From the article:
Though the Army screens out the seriously obese and completely unfit, it is still finding that many of the recruits who reach basic training have less strength and endurance than privates past. It is the legacy of junk food and video games, compounded by a reduction in gym classes in many high schools, Army officials assert.
As a result, it is harder for recruits to reach Army fitness standards, and more are getting injured along the way. General Hertling said that the percentage of male recruits who failed the most basic fitness test at one training center rose to more than one in five in 2006, up from just 4 percent in 2000. The percentages were higher for women.
The Army, it seems had to go back to basics, just to get recruits in basic shape:
The new fitness regime tries to deal with all these problems by incorporating more stretching, more exercises for the abdomen and lower back, instead of the traditional situps, and more agility and balance training. It increases in difficulty more gradually. And it sets up a multiweek course of linked exercises, rather than offering discrete drills.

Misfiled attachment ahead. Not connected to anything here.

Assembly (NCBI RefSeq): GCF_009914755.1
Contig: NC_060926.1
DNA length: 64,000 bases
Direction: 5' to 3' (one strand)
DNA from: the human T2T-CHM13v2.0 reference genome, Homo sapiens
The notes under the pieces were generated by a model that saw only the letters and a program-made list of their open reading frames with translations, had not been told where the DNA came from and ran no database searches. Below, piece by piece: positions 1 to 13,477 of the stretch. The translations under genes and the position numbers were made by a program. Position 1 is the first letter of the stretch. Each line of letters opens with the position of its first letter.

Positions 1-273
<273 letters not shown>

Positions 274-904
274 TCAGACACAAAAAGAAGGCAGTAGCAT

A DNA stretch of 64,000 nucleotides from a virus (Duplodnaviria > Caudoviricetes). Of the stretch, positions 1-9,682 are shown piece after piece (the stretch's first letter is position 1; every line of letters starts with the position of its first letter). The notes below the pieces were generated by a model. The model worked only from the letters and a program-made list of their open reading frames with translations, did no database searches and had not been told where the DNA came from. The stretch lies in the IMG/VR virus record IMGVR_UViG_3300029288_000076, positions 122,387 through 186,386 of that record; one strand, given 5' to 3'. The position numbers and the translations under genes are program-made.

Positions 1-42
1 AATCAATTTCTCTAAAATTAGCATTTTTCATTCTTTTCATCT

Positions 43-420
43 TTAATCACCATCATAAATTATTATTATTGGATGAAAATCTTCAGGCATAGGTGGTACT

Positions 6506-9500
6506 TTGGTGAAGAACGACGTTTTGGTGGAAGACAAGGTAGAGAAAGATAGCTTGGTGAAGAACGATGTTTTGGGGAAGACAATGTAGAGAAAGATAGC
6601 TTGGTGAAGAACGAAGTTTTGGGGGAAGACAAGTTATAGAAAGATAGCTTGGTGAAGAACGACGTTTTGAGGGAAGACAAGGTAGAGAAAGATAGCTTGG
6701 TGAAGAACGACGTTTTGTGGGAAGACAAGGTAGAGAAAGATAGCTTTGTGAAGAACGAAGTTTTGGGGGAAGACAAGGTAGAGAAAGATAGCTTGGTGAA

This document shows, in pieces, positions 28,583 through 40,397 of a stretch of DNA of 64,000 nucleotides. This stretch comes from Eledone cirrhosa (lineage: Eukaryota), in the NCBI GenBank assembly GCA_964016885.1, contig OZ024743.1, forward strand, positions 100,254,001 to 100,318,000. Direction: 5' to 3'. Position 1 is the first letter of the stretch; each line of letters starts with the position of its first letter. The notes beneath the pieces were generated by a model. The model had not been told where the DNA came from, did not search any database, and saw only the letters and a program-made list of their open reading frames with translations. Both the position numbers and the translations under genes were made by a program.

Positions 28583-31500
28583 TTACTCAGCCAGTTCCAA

There are fewer situps, different kinds of push-ups and fewer long runs, which Army officials say are good for building strength and endurance but often lead to injuries. They also do not necessarily prepare soldiers for carrying heavy packs or sprinting short distances.
“We haven’t eliminated running,” General Hertling said. “But it’s trying to get away from that being the only thing we do.” (The new system does include plenty of sprinting.)
Some of the new routines would look familiar to a devotee of pilates, yoga or even the latest home workout regimens on DVD, with a variety of side twists, back bridges and rowinglike exercises. “It’s more whole body,” said First Lt. Tameeka Hayes, a platoon leader for a class of new privates at Fort Jackson. “No one who has done this routine says we’ve made it easier.”
It's kind of a sad statement about our society. Too much junk food, too little exercise, and we become unable to adequately defend ourselves.